Huge BRIC surpluses and quantitative easing programs are depressing rates, whereas just a few years ago interest rates would be on the way up at this stage of the recovery.  Permanently low interest rates not only help stabilize the stock market keeping ‘black swan’ events brief in duration and rare, but make it impossible to recover the small losses, and eventually these losses will add up to a substantial amount of money if a black swan doesn’t happen.

    Perhaps the lack of economic black swans and permanently low yields could technically be a black swan from the perspective of Universa. 

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  • I don't think they just buy puts. Based off his description of the strategy in the book, he tries to buy a variety of bets both bullish and bearish. Consider also that calls are generally much cheaper than puts even when the market is neutral or slightly bullish on the security.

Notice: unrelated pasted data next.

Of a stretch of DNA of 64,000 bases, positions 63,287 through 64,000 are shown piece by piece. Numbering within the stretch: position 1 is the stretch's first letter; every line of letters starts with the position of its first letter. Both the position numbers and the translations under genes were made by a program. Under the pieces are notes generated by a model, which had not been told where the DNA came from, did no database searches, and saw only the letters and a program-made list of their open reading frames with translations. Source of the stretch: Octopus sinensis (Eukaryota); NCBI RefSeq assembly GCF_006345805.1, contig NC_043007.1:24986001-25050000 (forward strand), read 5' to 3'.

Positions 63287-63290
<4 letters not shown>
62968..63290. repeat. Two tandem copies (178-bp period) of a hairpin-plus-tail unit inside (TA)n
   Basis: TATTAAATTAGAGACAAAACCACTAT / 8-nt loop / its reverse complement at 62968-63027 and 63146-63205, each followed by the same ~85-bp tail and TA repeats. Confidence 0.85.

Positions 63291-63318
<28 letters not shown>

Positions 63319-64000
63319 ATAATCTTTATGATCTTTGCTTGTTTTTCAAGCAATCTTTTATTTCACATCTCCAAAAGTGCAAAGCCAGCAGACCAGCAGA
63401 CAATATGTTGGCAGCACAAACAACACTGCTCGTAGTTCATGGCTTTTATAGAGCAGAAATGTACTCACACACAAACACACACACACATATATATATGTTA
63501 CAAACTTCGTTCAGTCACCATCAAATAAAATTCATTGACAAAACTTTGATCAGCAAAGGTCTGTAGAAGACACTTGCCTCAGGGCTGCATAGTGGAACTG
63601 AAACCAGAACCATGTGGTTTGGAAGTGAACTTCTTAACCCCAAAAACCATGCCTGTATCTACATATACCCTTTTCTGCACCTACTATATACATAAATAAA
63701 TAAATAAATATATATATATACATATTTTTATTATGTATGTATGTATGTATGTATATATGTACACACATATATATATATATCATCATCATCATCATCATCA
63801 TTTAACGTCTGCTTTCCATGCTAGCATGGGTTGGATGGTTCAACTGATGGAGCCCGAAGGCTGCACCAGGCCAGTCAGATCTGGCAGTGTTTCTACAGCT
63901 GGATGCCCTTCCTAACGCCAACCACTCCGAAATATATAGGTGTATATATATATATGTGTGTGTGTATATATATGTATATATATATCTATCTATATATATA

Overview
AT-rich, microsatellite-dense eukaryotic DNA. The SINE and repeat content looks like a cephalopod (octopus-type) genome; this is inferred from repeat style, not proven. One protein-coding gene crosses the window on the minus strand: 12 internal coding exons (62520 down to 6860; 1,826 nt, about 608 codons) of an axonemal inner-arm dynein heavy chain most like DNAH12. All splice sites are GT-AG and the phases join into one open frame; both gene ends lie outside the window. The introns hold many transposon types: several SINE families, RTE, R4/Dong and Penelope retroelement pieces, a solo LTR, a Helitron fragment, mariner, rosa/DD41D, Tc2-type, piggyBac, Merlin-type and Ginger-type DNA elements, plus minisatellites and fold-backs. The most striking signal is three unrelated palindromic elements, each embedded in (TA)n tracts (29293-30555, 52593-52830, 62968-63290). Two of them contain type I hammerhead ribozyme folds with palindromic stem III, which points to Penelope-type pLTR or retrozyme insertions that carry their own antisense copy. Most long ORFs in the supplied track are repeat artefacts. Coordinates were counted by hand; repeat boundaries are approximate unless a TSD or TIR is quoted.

Consider the January 2013 $200 strike on SPY. Last contract went for $9. It takes a 49% rise (or approx 30.4% annualized) to get in the money by expiration. Assume its in the money by one month out, and that contract would go for around $310 based off current prices of the Aug, 2011. Also based off those prices, it would take getting within 10% of the money to get your $9 back. 5% out gets around $30.

    The point is to take part in as many wide moves as possible, in line with the belief that the markets are increasing becoming more volatile.
    6 Jul 2011, 02:54 PM Reply Like